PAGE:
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Northeastern Pennsylvania Scranton, Wilkes-Barre, Pocono area
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Old 03-18-2011, 11:00 PM
Status: "ride into the sun" (set 24 days ago)
 
Location: The New England part of Ohio
16,956 posts, read 20,916,504 times
Reputation: 41384

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Or BIGGER is better, for that matter? I moved from an over 4000 square foot McMansion to a home a bit less than half it's size.
Are we cramped or claustrophobic? Hardly.

In fact I have found that we tend to congregate in the same areas as we did in that fuel guzzling monstrosity that we once called home.

My house is medium sized for the area. Not coal miner and not coal baron
We have more than enough room and places to expand. We intend to finish the attic into two more bedrooms. We are going to finish the basement and add an extension.

Why not focus upon ridding our area from absentee landlords and take it back?
Even the tiniest of coal miner homes, with 2 or three bedrooms would be perfect for a couple who is just starting out - or for people who are downsizing.

"Vernacular" homes still carry with them a sense of history.
All of this talk about being green, well this is part of it!
There are many fine older homes that can easily be re-purposed for the 21st century!
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Old 03-19-2011, 06:17 AM
 
91 posts, read 126,020 times
Reputation: 72
you hit the nail. Everyone that built the big monster homes, is trying to get out of them now. I know a guy who remodeled/added on from a 1300 square foot, to now a 3000 of so square foot. His taxes went up 4x from $1200/year to $4500/year. So now he's basically renting the house from the county and school district for $400/month. Where's the ROI ? (return on investment). Paying $5K a year for 30 years, equals $150K total. The taxes killed the real estate values.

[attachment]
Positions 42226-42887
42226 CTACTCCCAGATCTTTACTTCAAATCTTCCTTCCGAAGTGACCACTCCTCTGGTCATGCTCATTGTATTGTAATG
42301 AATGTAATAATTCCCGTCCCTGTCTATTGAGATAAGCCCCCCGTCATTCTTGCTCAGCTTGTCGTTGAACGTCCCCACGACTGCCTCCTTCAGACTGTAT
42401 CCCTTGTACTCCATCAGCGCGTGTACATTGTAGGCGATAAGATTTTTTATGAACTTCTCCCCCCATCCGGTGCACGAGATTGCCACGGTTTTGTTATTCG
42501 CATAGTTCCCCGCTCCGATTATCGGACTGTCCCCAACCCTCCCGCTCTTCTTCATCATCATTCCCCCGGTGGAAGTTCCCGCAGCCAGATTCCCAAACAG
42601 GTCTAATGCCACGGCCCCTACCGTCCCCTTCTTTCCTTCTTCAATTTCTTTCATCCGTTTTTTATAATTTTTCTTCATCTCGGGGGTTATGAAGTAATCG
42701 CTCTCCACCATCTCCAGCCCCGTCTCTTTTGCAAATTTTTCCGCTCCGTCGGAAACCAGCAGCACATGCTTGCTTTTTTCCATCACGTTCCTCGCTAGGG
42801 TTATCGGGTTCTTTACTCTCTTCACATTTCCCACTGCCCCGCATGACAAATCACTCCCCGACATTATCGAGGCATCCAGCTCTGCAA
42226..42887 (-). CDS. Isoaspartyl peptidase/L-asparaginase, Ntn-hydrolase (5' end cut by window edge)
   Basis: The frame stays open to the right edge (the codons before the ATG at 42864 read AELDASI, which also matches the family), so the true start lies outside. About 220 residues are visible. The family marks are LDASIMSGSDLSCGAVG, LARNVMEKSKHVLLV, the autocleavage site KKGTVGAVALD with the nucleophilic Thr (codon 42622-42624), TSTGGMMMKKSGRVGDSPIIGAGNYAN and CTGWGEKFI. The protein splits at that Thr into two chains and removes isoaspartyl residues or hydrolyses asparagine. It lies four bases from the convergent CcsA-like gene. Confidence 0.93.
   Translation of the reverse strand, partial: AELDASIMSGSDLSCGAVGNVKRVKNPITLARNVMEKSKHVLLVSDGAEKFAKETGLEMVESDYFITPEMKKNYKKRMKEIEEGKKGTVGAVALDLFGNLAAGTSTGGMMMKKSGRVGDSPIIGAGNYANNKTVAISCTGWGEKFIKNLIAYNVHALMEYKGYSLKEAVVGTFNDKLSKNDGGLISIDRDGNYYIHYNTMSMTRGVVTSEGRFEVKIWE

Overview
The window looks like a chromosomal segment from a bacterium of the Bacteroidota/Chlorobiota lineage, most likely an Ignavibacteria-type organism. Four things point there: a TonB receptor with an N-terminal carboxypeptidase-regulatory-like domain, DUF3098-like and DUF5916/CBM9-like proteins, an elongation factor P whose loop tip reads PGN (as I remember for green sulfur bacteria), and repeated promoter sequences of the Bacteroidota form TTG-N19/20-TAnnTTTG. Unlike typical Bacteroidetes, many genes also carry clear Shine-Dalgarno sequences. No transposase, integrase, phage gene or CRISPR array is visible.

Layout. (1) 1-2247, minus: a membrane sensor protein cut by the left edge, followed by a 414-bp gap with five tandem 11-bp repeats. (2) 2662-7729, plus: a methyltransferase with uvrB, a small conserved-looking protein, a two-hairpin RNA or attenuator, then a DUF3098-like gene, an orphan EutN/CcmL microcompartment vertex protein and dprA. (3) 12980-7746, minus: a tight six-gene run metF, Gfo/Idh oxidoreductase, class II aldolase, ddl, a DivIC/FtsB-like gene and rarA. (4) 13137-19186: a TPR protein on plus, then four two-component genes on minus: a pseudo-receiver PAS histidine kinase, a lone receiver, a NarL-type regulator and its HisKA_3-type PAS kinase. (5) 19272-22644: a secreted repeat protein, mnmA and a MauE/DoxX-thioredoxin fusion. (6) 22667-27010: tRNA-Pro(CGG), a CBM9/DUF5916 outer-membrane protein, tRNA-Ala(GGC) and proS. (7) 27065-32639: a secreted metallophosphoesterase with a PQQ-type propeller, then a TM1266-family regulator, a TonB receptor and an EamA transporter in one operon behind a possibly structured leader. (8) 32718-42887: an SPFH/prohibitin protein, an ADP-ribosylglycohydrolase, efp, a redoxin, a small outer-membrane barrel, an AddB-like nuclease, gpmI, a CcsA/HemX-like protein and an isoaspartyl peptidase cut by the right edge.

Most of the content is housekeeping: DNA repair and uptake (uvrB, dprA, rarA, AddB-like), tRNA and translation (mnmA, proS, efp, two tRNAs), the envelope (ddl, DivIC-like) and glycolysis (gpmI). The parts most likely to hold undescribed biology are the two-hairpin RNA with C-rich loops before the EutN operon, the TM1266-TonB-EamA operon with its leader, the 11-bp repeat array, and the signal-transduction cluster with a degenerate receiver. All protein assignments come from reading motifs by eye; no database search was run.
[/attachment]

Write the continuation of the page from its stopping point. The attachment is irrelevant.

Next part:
then add the heating costs, even with natural gas, it's $450/month

so $900/month for heat and taxes, and you didn't even touch the mortgage yet, and what about the car payment, gas, other utilities, and food ?

now we didn't even spend one cent on disgressionary income yet, no bling- this is all "necessities" and as you can see, it's way over the average income of $40,000/year per capita nationwide- don't forget the worker doesn't actually keep $40K, it's a lot less after taxes

now we can see why the housing and car market went belly up, who makes the kind of money needed to keep these big homes ??

Buy a small home, pay less taxes, or rent a home, is the way to go. There are dozens of big McMansions sitting empty with no buyers.

I hope all these builders and bankers and realtors go bankrupt, because that's what they deserve, for taking advantage of people for so many years during their BS "housing boom".

to be honest, there's not a house in NEPA that should be priced over $60,000

it's all inflation
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Old 03-19-2011, 08:29 AM
Status: "ride into the sun" (set 24 days ago)
 
Location: The New England part of Ohio
16,956 posts, read 20,916,504 times
Reputation: 41384
Coalcracker, what you are dead on correct. I love the line about "renting the house from the county or school district" In fact, back in Stony Brook NY, where our taxes were 18,000 per year, I attempted to justify this insanity by saying that "it was like paying private school tuition" Nice try. I couldn't even fool myself with that one.
And unlike private school tuition, it increased every year - without doing a thing to it!
Who needs a pseudo Victorian when you can have the real thing?

A quick internet search will bring up hit after hit of what coal cracker has alluded to - those McMansions are OUT of favor and they are sitting around empty - or foreclosed on.
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Old 03-19-2011, 10:05 AM
 
Location: northeast PA
798 posts, read 1,091,003 times
Reputation: 565
We live in an old "coal house". I wouldn't want a big McMansion, but our house is only 1100 sq ft, and we'd love to have something a little bigger.
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Old 03-19-2011, 12:46 PM
Status: "ride into the sun" (set 24 days ago)
 
Location: The New England part of Ohio
16,956 posts, read 20,916,504 times
Reputation: 41384
I agree Odessa! Just more to clean and maintain. When we had that montster house we all hung out in the family room the kitchen and our rooms.
NO ONE on earth needs a foyer the size of a bedroom.